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his ungratefully undervaluing a prize too lightly won, sure you are displeased with me, though I cannot even or that his transient passion played around his heart guess on what account. Perhaps you think I have with the flitting radiance of a wintry sunbeam flash- been too free in venturing upon my visit to your friend. ing against an icicle, which may brighten it for a But then remember it was in your behalf, and that I moment, but cannot melt it. Neither of these was knew no better way to put you on your guard against precisely the case, though such fickleness of disposition the misfortunes and restraint which you have been might also have some influence in the change. subjected to, and are still enduring."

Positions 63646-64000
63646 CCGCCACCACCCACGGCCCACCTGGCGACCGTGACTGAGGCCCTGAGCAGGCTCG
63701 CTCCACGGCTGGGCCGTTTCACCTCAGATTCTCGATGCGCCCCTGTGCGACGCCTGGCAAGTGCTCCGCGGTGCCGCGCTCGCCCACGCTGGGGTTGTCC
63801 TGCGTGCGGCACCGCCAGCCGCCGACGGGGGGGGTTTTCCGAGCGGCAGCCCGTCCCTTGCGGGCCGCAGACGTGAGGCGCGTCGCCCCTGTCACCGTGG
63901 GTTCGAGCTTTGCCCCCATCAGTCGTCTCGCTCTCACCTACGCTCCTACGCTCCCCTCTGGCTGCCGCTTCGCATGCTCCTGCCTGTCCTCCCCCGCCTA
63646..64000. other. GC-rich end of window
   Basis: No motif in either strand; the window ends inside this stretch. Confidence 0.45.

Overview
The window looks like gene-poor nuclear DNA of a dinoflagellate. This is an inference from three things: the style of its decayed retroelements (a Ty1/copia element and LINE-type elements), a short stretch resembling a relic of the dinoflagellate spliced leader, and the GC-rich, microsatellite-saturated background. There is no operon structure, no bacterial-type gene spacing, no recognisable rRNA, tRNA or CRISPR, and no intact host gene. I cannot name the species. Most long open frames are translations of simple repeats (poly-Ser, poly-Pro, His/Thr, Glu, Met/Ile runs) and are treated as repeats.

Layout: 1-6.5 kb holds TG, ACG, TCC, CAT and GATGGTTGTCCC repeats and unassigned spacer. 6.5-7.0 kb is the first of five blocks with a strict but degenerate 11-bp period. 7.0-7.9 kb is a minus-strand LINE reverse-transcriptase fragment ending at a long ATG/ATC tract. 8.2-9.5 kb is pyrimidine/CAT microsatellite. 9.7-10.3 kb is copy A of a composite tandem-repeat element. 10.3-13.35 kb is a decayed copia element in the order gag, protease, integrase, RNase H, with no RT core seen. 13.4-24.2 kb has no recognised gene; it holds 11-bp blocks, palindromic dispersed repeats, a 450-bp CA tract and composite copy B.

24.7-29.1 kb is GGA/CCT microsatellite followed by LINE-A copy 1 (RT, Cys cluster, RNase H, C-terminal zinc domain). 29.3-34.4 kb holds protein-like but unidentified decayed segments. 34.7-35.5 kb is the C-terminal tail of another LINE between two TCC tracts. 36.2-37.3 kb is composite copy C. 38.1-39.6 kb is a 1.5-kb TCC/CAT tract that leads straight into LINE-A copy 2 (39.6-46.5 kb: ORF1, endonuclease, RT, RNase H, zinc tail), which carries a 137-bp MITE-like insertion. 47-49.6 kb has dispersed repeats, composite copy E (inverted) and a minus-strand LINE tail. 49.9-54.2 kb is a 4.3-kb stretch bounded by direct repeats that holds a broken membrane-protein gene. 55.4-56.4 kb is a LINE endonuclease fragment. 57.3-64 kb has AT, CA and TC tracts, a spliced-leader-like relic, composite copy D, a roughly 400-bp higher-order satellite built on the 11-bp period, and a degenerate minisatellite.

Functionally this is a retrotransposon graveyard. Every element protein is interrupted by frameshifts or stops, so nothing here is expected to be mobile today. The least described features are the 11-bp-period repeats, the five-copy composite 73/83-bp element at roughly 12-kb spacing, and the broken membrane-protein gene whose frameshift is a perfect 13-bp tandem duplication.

The truth is, perhaps, that the lover's pleasure, like Dear lady"'--said Darsie, rallying his recolthat of the hunter, is in the chase; and that the lection, and suspicious of some error in apprehenbrightest beauty loses half its merit, as the fairest sion,-a suspicion which his mode of address seemed flower its perfume, when the willing hand can reach at once to communicate to Lilias, for she interrupted it too easily. There must be doubt-there must be him,danger-there must be difficulty; and if, as the poet *Lady! dear lady!--For whom, or for what, in says, the course of ardent affection never does run Heaven's name, do you take me, that you address me smooth, it is perhaps because, without some inter- so formally ?" vening obstacle, that which is called the romantic Had the question been asked in that enchanted hall passion of love, in its high poetical character and co- in Fairy-land, where all interrogations must be anlouring, can hardly have an existence ;-any more swered with absolute sincerity, Darsie had certainly than there can be a current in a river, without the replied that he took her for ihe most frank-hearted stream being narrowed by steep banks, or checked by and ultra-liberal lass that had ever lived since Mother opposing rocks.